The work I was given was like a hieroglyphic puzzle that I needed to solve so I could get out of a sand pit full of angry snakes.  Oh and, I'd apparently left my handy-dandy hieroglyph translator on CTA and had no hope of getting it back, ever.  WHOOPS! 

Now, I have no job and I'm dealing with the feeling that I'll never be good enough at any thing to actually make a living and be a real live grown up.  Oh and I worry about how I'll pay my student loan debt and other things...and this stupid computer. 

I spent a week being physically ill over all of this.  I'm fairly certain that I lost 15 pounds while my breakfast, lunch and dinner were making forcible resurgences.  I'm also sure that my self-esteem (Darn it, it was already pretty low!) will never been the same again.  But as much as I can villainize and victimize myself, I can also see there's no point in dwelling on it now.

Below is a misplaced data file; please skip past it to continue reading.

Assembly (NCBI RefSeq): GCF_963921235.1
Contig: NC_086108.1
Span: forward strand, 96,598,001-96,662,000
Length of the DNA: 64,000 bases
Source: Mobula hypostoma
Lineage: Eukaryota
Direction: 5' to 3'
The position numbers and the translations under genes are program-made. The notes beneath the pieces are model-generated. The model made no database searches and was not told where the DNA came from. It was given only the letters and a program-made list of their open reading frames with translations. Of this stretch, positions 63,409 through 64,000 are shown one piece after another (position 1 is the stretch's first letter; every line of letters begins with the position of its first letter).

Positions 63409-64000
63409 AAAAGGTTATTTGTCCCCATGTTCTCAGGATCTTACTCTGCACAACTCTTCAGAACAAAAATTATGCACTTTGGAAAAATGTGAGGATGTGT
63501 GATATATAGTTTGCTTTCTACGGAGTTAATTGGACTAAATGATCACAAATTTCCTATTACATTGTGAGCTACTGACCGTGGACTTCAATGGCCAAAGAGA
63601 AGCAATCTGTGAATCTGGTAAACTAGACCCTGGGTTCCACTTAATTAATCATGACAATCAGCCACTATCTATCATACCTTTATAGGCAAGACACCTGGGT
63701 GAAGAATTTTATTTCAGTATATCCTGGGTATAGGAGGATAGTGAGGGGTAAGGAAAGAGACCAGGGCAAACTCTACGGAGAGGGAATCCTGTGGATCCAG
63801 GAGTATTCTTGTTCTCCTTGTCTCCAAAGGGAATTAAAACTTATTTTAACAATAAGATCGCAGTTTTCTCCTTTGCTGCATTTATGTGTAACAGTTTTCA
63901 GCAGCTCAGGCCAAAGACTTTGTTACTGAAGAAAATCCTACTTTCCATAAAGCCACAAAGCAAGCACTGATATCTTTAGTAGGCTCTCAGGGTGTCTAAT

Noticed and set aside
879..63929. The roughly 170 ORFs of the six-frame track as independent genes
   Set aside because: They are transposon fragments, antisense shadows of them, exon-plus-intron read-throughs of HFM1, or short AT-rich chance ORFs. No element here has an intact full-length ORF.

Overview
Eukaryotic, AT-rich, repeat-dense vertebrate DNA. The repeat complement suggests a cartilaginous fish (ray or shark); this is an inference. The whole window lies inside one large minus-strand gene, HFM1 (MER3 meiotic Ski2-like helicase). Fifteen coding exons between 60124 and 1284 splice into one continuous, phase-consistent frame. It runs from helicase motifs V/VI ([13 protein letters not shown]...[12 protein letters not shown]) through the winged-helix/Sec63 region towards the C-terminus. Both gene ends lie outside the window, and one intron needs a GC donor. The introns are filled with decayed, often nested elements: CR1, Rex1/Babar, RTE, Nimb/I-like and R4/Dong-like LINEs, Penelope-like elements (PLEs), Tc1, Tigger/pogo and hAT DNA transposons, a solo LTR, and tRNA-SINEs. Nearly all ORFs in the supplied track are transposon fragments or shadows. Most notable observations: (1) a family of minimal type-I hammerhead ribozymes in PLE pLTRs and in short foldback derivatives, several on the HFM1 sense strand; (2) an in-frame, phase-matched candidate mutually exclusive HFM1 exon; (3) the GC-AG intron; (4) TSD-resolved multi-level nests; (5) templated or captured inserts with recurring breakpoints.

Here's to biting off more than you can chew and getting your butt handed to you!  Stick to what you're good at, what you love, and what you aren't terrified of. 

Me?  I love people.  I love crafting.  I love making people feel like they can be winners and helping them achieve their goals.  I'm going to get my certification to be a special ed aide and tutor...and then I'm going to get my Masters in Education.

Just might take me a while.  I gotta figure out where I can get 30,000 dollars...without incurring more student loan debt.  *sigh*